McBride calls himself a social scientist and yet dismissed the notion that anyone outside the institutions of government can make sound value judgements on torture, since those on the military’s ‘list’ are officially ethical, determined through ‘the fastidiousness of the five-sided building’ This McBride felt was a more scientific approach to torture ‘Whereas civilian reaction has been all about being judgemental as opposed to critical’. (Interview: 5th June 2009). An unquestioning faith in the Pentagon of course leaves little room for personal responsibility and critical judgement.

A primary responsibility of social science should be to critically evaluate the practices used by government and facilitate fuller debate of policy and practice. It is crucial that there is a dialogue between industry and academia, but this must be a dialogue that allows for criticism and is not solely aimed at recruiting academics to ‘enable’ already-determined strategies or unethical practises. The sacking of the APA’s leadership is welcome, but what needs to happen now is not just a redrawing of ethical boundaries at APA but a rethink of the government manufacture of supportive ‘expertise’. Rather than shackling research funding to pre-determined government objectives and reinforcing programmes of questionable worth, if independent academic work is to be ‘impactful’ or ‘relevant’ government needs simply to acknowledge its existing relevance and allow critical academic research to have impact on policy.

More articles by:

Dr Emma L Briant is a Lecturer in Journalism Studies from University of Sheffield in the UK. She completed her PhD in Sociology at University of Glasgow, Scotland in 2012 which examined Anglo-American counter-terrorism propaganda since 2001, which is now the subject of her new book. Her other recent published research includes analyses of media coverage of disability and also asylum in the UK with the Glasgow Media Group where she worked and studied prior to moving to Sheffield in 2013. She is the author of Propaganda and Counter-Terrorism: Strategies for Global Change (Manchester University Press) and co-author of Bad News for Refugees (Pluto Press).

Weekend Edition
July 20, 2018
Friday - Sunday
Paul Atwood
Peace or Armageddon: Take Your Pick
Paul Street
No Liberal Rallies Yet for the Children of Yemen
Nick Pemberton
The Bipartisan War on Central and South American Women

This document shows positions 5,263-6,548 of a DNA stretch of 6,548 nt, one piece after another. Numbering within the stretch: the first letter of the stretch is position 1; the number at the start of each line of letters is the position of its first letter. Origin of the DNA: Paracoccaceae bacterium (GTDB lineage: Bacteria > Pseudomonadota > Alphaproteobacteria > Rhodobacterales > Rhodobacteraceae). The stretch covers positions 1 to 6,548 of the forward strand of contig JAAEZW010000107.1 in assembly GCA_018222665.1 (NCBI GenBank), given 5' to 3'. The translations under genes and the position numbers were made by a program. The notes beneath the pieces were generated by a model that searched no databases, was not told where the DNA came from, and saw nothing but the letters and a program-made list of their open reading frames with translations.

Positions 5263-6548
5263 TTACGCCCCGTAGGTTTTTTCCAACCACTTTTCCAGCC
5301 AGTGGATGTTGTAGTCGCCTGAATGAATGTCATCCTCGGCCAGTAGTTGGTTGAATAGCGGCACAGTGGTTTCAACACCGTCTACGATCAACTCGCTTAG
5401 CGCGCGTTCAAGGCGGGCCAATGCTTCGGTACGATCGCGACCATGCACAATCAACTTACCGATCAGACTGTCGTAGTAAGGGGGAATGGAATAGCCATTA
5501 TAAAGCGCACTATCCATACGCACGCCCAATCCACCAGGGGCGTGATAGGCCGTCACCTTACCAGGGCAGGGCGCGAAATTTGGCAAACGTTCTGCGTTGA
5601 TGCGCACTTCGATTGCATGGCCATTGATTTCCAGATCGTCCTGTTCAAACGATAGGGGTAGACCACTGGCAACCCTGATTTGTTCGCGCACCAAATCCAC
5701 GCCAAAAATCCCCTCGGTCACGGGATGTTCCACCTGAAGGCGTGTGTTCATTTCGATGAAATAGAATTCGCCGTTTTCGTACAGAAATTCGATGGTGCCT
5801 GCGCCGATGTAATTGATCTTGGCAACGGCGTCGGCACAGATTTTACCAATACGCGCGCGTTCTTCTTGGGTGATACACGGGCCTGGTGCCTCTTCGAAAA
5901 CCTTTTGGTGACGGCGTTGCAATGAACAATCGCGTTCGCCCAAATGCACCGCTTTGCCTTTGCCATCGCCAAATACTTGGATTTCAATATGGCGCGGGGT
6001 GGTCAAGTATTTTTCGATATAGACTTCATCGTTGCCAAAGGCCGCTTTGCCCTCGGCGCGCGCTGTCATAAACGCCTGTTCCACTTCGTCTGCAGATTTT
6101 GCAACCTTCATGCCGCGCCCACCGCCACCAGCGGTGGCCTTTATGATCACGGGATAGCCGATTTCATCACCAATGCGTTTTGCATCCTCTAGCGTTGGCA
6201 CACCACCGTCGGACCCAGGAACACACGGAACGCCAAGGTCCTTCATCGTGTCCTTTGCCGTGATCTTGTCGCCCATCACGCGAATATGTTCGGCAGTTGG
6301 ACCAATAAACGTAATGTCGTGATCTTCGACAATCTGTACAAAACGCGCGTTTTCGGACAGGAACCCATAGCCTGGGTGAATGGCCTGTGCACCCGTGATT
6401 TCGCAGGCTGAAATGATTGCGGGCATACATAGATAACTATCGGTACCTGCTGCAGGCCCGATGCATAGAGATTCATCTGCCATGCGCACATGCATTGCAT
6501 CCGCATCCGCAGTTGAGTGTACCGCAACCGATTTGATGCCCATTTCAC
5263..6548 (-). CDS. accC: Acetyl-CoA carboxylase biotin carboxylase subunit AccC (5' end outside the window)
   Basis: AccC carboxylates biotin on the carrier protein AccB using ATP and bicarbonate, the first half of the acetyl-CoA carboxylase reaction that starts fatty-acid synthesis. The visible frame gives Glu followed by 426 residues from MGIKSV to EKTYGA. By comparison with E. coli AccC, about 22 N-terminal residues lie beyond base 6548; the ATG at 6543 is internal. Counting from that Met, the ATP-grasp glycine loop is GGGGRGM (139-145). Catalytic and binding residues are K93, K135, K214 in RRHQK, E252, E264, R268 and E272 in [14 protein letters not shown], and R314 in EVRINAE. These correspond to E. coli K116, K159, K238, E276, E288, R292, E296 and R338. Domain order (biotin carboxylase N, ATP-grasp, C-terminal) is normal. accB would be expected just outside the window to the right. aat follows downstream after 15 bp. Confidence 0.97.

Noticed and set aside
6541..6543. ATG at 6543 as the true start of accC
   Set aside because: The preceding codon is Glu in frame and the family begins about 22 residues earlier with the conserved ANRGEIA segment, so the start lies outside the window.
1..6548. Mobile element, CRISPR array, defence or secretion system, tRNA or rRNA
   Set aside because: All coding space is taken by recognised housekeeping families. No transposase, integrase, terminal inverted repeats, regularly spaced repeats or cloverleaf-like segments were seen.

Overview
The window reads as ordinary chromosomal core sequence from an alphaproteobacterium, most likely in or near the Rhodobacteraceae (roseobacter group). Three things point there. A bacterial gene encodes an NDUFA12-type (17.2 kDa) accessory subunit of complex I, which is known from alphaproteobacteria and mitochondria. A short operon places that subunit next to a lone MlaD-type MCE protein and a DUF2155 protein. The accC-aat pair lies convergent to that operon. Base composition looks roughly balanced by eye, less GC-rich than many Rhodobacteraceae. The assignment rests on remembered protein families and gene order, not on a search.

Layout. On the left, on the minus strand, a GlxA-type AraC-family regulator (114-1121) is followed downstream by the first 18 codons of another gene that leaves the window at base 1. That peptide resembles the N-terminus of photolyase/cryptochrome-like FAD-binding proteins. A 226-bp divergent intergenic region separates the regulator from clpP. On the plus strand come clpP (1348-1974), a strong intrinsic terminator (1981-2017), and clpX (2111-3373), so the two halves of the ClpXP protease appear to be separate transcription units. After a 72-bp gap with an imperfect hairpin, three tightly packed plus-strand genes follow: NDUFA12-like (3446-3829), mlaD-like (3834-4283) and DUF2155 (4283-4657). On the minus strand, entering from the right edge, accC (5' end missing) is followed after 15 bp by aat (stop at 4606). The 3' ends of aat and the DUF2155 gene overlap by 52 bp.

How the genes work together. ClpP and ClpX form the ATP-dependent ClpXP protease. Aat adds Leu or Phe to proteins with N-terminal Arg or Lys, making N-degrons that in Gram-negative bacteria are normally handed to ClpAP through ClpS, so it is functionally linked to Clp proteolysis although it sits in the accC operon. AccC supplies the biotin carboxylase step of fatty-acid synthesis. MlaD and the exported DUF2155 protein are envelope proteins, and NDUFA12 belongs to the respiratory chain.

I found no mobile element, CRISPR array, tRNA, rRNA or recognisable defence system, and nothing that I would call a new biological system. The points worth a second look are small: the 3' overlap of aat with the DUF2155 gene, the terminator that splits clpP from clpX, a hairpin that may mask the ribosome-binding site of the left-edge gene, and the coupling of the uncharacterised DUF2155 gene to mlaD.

Jeffrey St. Clair
Roaming Charges: Are You Putin Me On?
Andrew Levine
Sovereignty: What Is It Good For? 
Brian Cloughley
The Trump/NATO Debacle and the Profit Motive
David Rosen
Trump’s Supreme Pick Escalates America’s War on Sex 
Melvin Goodman
Montenegro and the “Manchurian Candidate”
Salvador Rangel
“These Are Not Our Kids”: The Racial Capitalism of Caging Children at the Border
Matthew Stevenson
Going Home Again to Trump’s America
Louis Proyect
Jeremy Corbyn, Bernie Sanders and the Dilemmas of the Left
Patrick Cockburn
Iraqi Protests: “Bad Government, Bad Roads, Bad Weather, Bad People”
Robert Fantina
Has It Really Come to This?
Russell Mokhiber
Kristin Lawless on the Corporate Takeover of the American Kitchen
John W. Whitehead
It’s All Fake: Reality TV That Masquerades as American Politics
Patrick Bobilin
In Your Period Piece, I Would be the Help
Ramzy Baroud
The Massacre of Inn Din: How Rohingya Are Lynched and Held Responsible
Robert Fisk
How Weapons Made in Bosnia Fueled Syria’s Bleak Civil War
Gary Leupp
Trump’s Helsinki Press Conference and Public Disgrace
Josh Hoxie
Our Missing $10 Trillion
Martha Rosenberg
Pharma “Screening” Is a Ploy to Seize More Patients
Basav Sen
Brett Kavanaugh Would be a Disaster for the Climate
David Lau
The Origins of Local AFT 4400: a Profile of Julie Olsen Edwards
Rohullah Naderi
The Elusive Pursuit of Peace by Afghanistan
Binoy Kampmark
Shaking Establishments: The Ocasio-Cortez Effect
John Laforge
18 Protesters Cut Into German Air Base to Protest US Nuclear Weapons Deployment
Christopher Brauchli
Trump and the Swedish Question
Chia-Chia Wang
Local Police Shouldn’t Collaborate With ICE
Paul Lyons
YouTube’s Content ID – A Case Study
Jill Richardson
Soon You Won’t be Able to Use Food Stamps at Farmers’ Markets, But That’s Not the Half of It
Kevin MacKay
Climate Change is Proving Worse Than We Imagined, So Why Aren’t We Confronting its Root Cause?
Thomas Knapp
Elections: More than Half of Americans Believe Fairy Tales are Real
Ralph Nader
Warner Slack—Doctor for the People Forever
Lee Ballinger
Soccer, Baseball and Immigration
Louis Yako
Celebrating the Wounds of Exile with Poetry
Ron Jacobs
Working Class Fiction—Not Just Surplus Value
Perry Hoberman
You Can’t Vote Out Fascism… You Have to Drive It From Power!
Robert Koehler
Guns and Racism, on the Rocks
Nyla Ali Khan
Kashmir: Implementation with Integrity and Will to Resolve
Justin Anderson
Elon Musk vs. the Media
Graham Peebles
A Time of Hope for Ethiopia
Kollibri terre Sonnenblume
Homophobia in the Service of Anti-Trumpism is Still Homophobic (Even When it’s the New York Times)
Martin Billheimer
Childhood, Ferocious Sleep
David Yearsley
The Glories of the Grammophone
Tom Clark
Gameplanning the Patriotic Retributive Attack on Montenegro
FacebookTwitterGoogle+RedditEmail